Watching the World
◼ In a survey in the United States, “twenty-nine percent of men reported having 15 or more female sexual partners in a lifetime compared with 9% of women who reported having 15 or more male sexual partners in a lifetime.”—CENTERS FOR DISEASE CONTROL AND PREVENTION, U.S.A.
◼ In Greece, “62 percent of children up to 16 years of age admit that they have downloaded pornographic material on their mobile phones.”—ELEFTHEROTYPIA, GREECE.
◼ In Britain, 82 percent of the people polled see “religion as a cause of division and tension.”—THE GUARDIAN, BRITAIN.
Headaches for 64 Years
A Chinese woman finally discovered the cause of the “relentless headaches” that had plagued her for more than 60 years, when doctors removed a three-centimeter-long bullet from her head. During the Japanese invasion of a village in Xinyi County in September 1943, the woman, who was then 13, sustained a head injury. No one imagined the cause of her problem. When the headaches became more frequent, an X-ray revealed the bullet, says the Xinhua News Agency. The woman, now 77, is reported to be “in good condition.”
When indigenous Alaskan hunters killed a bowhead whale in 2007, they found lodged in it the point and fragments of an old harpoon. These were identified as “parts of an exploding lance made in New Bedford [Massachusetts, U.S.A.] in the late 1800s,” says The Boston Globe. This type of lance soon became obsolete, which led historians at the New Bedford Whaling Museum to surmise that the whale was harpooned “sometime between 1885 and 1895.” It must thus have been at least 115 years old when it died. This find, says the Globe, provides “more evidence for [the] long-held belief that the bowhead whale is one of the longest living mammals on earth, surviving for up to 150 years.”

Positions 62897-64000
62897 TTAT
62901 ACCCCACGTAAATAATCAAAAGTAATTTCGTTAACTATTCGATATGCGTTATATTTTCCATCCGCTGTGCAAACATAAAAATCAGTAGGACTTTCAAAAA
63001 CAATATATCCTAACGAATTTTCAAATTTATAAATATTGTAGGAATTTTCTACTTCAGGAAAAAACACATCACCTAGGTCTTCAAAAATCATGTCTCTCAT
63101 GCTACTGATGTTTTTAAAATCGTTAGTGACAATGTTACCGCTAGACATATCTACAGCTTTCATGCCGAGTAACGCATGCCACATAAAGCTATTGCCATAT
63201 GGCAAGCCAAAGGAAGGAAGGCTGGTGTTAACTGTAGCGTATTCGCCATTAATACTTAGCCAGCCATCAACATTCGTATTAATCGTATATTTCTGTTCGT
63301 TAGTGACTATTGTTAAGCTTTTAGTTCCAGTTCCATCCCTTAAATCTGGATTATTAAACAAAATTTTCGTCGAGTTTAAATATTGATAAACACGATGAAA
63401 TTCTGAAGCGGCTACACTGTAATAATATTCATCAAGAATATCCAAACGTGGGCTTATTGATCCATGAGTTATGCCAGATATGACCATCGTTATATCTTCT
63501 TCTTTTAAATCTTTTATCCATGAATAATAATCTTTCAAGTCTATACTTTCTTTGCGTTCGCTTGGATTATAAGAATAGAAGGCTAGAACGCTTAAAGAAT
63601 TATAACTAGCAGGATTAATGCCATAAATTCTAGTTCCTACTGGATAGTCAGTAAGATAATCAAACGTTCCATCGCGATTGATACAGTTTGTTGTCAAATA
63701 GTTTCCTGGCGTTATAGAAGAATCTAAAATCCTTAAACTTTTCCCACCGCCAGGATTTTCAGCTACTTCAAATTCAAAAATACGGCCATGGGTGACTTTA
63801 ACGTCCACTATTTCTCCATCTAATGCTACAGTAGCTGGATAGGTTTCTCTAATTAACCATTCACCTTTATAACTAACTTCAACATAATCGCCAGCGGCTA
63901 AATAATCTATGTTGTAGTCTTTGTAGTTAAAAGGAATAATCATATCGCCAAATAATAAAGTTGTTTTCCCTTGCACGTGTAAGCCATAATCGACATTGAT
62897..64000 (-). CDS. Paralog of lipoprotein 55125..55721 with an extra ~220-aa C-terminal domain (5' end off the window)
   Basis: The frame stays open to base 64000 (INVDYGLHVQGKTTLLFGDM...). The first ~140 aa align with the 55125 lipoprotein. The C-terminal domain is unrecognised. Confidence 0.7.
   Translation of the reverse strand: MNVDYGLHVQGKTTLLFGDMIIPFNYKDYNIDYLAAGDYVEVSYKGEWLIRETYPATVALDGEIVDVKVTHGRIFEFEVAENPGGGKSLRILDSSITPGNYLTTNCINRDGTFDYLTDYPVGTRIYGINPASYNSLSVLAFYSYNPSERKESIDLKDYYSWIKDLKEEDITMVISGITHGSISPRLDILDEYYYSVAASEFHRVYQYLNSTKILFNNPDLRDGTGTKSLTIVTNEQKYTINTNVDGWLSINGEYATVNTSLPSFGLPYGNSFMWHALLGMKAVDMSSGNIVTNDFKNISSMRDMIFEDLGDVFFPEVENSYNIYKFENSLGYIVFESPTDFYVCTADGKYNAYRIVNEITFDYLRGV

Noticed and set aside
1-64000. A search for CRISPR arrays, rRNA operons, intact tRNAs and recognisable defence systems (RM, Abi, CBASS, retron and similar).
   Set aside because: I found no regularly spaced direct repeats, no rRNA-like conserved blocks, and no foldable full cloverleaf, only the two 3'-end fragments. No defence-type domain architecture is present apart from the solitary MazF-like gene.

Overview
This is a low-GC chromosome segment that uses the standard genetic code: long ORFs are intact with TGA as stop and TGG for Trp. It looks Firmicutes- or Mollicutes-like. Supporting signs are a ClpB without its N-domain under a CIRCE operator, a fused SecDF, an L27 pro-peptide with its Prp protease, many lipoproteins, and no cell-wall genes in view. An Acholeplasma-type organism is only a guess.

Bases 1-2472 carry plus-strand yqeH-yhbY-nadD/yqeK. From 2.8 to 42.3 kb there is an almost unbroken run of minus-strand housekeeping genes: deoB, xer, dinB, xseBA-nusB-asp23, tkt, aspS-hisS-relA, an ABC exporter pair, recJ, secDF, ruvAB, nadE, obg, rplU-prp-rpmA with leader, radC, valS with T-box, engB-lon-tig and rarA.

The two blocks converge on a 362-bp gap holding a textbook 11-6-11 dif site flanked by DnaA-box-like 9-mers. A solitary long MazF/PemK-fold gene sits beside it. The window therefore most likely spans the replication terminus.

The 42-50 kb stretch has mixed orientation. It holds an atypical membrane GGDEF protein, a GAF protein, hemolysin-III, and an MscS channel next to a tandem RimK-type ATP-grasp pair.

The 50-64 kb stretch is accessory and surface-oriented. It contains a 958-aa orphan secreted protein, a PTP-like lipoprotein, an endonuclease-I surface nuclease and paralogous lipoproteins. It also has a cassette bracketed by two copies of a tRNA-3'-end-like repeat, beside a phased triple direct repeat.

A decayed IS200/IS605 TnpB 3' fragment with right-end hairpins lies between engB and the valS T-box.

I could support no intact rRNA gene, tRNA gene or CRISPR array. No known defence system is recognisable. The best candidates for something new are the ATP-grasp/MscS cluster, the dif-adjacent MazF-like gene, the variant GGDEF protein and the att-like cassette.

Fossilized Rain Forest
Geologists have identified an enormous underground fossilized rain forest made up of a spectacular mix of extinct plants, some of which grew to a height of more than 130 feet [40 m]. The unique forest is located in the passageways of a coal mine in Illinois, U.S.A. Scientists believe that the forest was plunged below the earth’s surface by a catastrophic earthquake. “It’s pretty wild,” says Bill DiMichele, lead researcher of the team that reported the find. “We can reconstruct the forest more or less as if we were walking through it.”
Digging for Vintage Wine
An increasing number of visitors are traveling to Macedonia, a former republic of Yugoslavia, “to dig up vintage wine left behind . . . by allied troops during World War I,” reports the newspaper Kathimerini—English Edition. Equipped with maps, the visitors, mostly from France, excavate abandoned military storage sites. By now, any wine still there is at least 90 years old, and according to the newspaper, “a well-conserved bottle could fetch . . . up to 2,000 euros (2,675 dollars).” Locals who have unearthed wine and cognac say that “they have never tasted anything better.”